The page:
Especially Morus nigra is employed as fruit tree. From the fruits of that species marmalades, jellys, jams, water-ices, cakes, spirits can be obtained. Mulberry fruits can be used as flavours and pigments for ice-creams, giving a blue-violet colour to the food to which are added. In the Centre of Italy and in Sicily M. nigra is cultivated for local use. The main problem in the cultivation for fruit production is the non-homogenous ripening, which makes it difficult to mechanise harvesting. Furthermore, on the basis of our actual knowledge, preservation time is low. Nevertheless, vitamin and antioxidant content of the mulberry fruits make them optimum from a nutritional point of view.

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Mulberry for animal husbandry
The mulberry nutritional value, in particular for ruminant feeding, has been studied in the framework of the GEPRO project. Furthermore, the mulberry field density and design for animal husbandry and  prototypes of harvesting machineries were research subjects.

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Mulberry for bio-mass production
Mulberry utilization in order to produce fuels, especially in marginal soils, is one of the possible applications of moriculture with the aim of integrating the income from sericulture.
 
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Mulberry for pharmaceutics
Mulberry has a long history as a medicinal plant, especially as cardiotonic; due to that property it has been employed since ancient times in Chinese traditional and in ayurvedic (Indian) medicine. Recently mulberry active ingredients have been found to be effective in controlling blood pressure, against arteriosclerosis, diabetes type 2, and virtually against HIV too. In fact mulberry contains two chemicals: astragalin and isoquecetrin, which are metabolised into quercetrin, powerful antioxidant, and which avoids oxidation of LDL cholesterol, so-called “bad cholesterol”, fighting against plaque formation into the arteries (arteriosclerosis). The 1-deoxynojirimycin, a third important chemical, counteracts the alpha-glycosidic enzymes in the stomach, where they break both the starch and carbohydrate molecules, giving place to absorbable glucose. It is estimated that the above mentioned active ingredient hampers to 50% of total sugars to enter into circulation and it reduces usable calories to 35% (positively acting on the body weight). Such a phenomenon reduces the glucose and insulin level into the blood, mostly after meals, by stabilizing carbohydrate level into circulation and therefore contributes to the control of diabetes 2. Anti-HIV action by the same chemical is under experiment testing phase.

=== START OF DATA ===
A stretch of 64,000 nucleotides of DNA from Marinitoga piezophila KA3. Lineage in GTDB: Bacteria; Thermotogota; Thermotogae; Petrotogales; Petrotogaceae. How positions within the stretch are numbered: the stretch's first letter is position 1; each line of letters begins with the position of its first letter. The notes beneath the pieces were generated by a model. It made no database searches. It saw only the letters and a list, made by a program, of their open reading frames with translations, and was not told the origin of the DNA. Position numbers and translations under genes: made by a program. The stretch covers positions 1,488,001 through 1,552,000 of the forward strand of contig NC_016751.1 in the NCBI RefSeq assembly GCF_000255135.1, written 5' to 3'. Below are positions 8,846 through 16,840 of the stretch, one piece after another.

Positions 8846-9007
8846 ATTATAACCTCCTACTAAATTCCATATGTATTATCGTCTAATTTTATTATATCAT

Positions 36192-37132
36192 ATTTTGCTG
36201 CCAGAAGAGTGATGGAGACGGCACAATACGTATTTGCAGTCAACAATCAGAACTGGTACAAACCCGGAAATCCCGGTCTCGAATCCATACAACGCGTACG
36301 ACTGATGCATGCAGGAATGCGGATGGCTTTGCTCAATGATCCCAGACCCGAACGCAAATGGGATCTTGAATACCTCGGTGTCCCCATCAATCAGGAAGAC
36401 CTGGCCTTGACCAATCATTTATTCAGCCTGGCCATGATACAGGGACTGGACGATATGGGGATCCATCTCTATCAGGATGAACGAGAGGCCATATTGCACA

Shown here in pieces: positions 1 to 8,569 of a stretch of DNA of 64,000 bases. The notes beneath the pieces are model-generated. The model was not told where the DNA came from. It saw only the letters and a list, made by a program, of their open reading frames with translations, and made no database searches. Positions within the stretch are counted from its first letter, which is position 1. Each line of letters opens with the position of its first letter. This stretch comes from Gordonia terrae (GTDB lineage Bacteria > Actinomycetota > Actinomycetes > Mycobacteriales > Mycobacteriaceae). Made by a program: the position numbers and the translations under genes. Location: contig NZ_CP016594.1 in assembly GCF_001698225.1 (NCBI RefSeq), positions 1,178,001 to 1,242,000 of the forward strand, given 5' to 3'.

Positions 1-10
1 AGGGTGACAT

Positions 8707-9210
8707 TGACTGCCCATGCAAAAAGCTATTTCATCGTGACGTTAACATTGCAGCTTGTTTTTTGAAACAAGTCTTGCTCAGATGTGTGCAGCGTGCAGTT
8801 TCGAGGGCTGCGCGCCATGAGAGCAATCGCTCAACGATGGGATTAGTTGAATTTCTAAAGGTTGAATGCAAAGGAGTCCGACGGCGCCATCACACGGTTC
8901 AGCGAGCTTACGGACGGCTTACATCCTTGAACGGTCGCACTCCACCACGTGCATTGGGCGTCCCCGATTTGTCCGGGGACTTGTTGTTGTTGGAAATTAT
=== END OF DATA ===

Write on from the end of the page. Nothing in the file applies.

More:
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Mulberry environmental impact assessment and recovery of marginal abandoned or polluted soils through moriculture
The interest in mulberry alternative uses is enhanced by the plant’s great adaptability  and, therefore, by its capability of colonization of hilly soils which nowadays are going to be abandoned or degraded.  In fact, the mulberry shows the advantage of being part of the rural national landscape, because of the fact it has been introduced into Italy in a very ancient time.  
Reforestation by using the mulberry in those areas which with difficulty are usable by agriculture (strongly urbanised, hilly, with restriction because of law or operative limits) is a solution with many positive characteristics. A small amount of irrigation is needed only in the Centre-Southern areas, while it is not necessary at all in the Northern regions and mostly in the zone close to the mountains. On purpose-selected mulberry varieties can be employed in salty or in heavy metal-polluted soils.